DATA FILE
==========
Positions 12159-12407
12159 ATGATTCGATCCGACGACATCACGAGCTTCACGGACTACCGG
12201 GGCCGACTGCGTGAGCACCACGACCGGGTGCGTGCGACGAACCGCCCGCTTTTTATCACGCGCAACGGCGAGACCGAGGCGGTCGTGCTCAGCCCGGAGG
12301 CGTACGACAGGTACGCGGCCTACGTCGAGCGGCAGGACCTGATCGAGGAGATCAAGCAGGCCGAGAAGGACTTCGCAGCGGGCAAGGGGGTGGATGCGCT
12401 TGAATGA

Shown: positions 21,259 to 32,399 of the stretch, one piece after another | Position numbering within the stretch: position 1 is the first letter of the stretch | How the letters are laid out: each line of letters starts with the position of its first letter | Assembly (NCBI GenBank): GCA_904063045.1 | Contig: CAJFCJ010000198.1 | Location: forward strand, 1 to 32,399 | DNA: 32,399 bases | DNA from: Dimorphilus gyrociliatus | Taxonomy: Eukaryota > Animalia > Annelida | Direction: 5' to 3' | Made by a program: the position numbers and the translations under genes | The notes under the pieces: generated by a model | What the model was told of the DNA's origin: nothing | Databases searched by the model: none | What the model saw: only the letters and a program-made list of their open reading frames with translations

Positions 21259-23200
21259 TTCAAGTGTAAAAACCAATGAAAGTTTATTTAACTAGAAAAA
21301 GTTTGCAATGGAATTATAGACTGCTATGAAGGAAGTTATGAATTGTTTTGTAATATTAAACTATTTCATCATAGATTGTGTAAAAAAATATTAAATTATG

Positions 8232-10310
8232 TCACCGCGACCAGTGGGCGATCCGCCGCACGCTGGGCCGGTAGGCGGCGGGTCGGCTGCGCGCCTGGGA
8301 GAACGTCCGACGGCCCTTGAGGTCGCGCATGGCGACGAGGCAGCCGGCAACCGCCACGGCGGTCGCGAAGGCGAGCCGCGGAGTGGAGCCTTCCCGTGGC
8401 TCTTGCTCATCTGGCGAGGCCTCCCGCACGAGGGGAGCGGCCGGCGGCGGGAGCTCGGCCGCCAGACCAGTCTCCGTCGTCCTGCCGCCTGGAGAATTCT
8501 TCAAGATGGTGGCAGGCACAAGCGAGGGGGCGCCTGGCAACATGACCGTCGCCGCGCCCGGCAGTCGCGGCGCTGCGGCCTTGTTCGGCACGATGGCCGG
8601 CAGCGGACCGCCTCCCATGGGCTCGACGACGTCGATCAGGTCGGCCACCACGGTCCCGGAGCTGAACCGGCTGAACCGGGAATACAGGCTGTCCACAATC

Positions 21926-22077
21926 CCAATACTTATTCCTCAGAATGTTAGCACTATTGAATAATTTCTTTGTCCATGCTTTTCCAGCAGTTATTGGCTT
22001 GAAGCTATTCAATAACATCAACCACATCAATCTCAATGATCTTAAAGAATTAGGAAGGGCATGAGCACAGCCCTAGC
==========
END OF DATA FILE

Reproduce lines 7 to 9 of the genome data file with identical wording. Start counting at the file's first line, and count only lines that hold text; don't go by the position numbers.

Positions 21259-23200
21259 TTCAAGTGTAAAAACCAATGAAAGTTTATTTAACTAGAAAAA
21301 GTTTGCAATGGAATTATAGACTGCTATGAAGGAAGTTATGAATTGTTTTGTAATATTAAACTATTTCATCATAGATTGTGTAAAAAAATATTAAATTATG